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Although present at birth coarctation of the aorta

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Although present at birth, coarctation of the aorta may not cause symptoms until early childhood and sometimes not until latechildhood, depending on the severity of the coarctation, and the presence of associated cardiac lesions.If a ventricular septal defect is alsopresent and is large, the coarctation of the aorta will cause increased left to right shunting across the defect, producing congestive heartfailure within the first few months of life as the pulmonary resistance decreases after birth.A patent ductus arteriosus located proximal to
Page - 273the coarctation would likewise increase pulmonary shunting through the ductus resulting in congestive heart failure.If the ductus islocated distal to the coarctation, signs and symptoms may be delayed.Other anomalies associated with aortic coarctation include a bicuspid aortic valve (85%) (3) that may obstruct left ventricularoutput, and an aberrant origin of the right subclavian artery distal to the coarctation (1%) (4).The latter will cause the blood pressure ofthe right arm to be equal to the leg, and may mislead one from the correct diagnosis.It is important to measure the blood pressure in botharms and at least one leg in order to detect the blood pressure differential caused by an aortic coarctation.If coarctation of the aorta is an isolated lesion, the typical symptoms may include:shortness of breath with exertion, leg pain withexercise, and rarely, chest pain with exercise.Physical findings include:upper extremity hypertension with a blood pressure differentialbetween arm and leg (obtain BP in both arms and one leg), a systolic murmur heard along the left sternal border and especially well overthe back between the scapulae, and diminished and delayed pulses in the lower extremities when compared with the upper extremities.Achest x-ray may display cardiomegaly with a left ventricular hypertrophy configuration.In long standing cases, rib notching due to erosionof the lower anterior portion of the rib by dilated collateral arteries can be appreciated.The echocardiogram demonstrates narrowing of thedistal aortic arch with increased velocities on pulsed and color Doppler.The pulsed Doppler waveform has a typical prolonged systolicphase extending throughout systole.The MRI produces a static but clearer picture, than the echocardiogram, of the anatomy of thecoarctation.An angiogram is sometimes necessary to clarify associated cardiac lesions.There are several surgical techniques used to repair a coarctation of the aorta. Each technique has had its own proponents at onetime or another.If the coarcted segment is short and discrete, resection and end to end anastomosis of the proximal and distal ends ispossible.If the coarctation is a long tubular obstruction, resection with interposition of a tube graft would be necessary.Some surgeonsfavor a longitudinal incision with insertion of a synthetic graft to enlarge the diameter.In the young infant, sacrificing the left subclavianartery, and using the transected blood vessel as a graft by turning it down and sewing it into the aortic wall was popular at one time (5).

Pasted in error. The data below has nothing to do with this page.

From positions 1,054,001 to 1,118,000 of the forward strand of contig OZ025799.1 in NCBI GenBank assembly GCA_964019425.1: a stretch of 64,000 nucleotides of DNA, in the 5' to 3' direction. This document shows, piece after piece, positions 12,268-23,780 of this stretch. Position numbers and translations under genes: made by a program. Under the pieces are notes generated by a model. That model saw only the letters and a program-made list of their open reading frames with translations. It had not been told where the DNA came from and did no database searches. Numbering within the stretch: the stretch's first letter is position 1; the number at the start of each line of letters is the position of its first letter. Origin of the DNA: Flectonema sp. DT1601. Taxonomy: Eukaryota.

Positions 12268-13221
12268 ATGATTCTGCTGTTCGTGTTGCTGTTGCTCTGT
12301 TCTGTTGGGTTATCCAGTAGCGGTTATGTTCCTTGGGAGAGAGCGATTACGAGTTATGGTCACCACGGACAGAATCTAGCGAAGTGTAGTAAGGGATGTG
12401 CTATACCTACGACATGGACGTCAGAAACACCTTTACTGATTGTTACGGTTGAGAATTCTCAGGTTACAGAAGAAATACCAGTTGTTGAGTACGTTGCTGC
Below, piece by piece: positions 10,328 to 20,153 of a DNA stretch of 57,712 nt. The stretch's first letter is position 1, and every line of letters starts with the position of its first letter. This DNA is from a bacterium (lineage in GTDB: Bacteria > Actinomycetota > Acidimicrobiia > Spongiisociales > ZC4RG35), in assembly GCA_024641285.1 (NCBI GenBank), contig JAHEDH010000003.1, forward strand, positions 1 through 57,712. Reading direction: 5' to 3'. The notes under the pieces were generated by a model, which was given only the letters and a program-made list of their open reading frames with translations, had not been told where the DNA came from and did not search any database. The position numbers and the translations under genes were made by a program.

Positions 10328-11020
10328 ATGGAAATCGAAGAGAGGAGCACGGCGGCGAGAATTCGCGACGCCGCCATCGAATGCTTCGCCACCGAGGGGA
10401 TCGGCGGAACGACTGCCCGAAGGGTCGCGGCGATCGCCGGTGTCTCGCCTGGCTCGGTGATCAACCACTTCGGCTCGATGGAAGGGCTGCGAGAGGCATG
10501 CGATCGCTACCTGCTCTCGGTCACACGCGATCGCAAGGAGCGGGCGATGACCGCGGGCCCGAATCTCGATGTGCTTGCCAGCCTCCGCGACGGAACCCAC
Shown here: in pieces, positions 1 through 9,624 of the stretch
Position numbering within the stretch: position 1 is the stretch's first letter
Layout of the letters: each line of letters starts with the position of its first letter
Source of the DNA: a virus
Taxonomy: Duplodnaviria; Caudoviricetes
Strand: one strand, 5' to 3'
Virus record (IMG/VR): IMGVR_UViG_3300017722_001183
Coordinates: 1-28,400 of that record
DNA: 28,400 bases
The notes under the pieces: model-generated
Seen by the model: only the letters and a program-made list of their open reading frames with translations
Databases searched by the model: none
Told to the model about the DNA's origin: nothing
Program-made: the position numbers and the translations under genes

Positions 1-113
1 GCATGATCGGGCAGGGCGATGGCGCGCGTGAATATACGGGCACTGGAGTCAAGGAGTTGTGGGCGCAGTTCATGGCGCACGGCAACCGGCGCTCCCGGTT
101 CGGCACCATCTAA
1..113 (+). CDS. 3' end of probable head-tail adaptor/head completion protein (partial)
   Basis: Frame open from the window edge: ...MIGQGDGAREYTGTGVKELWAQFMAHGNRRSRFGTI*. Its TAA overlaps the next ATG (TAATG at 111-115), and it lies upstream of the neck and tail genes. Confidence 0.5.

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Nursing, Pediatrics, Physician, John A Burns, Hawaii John A

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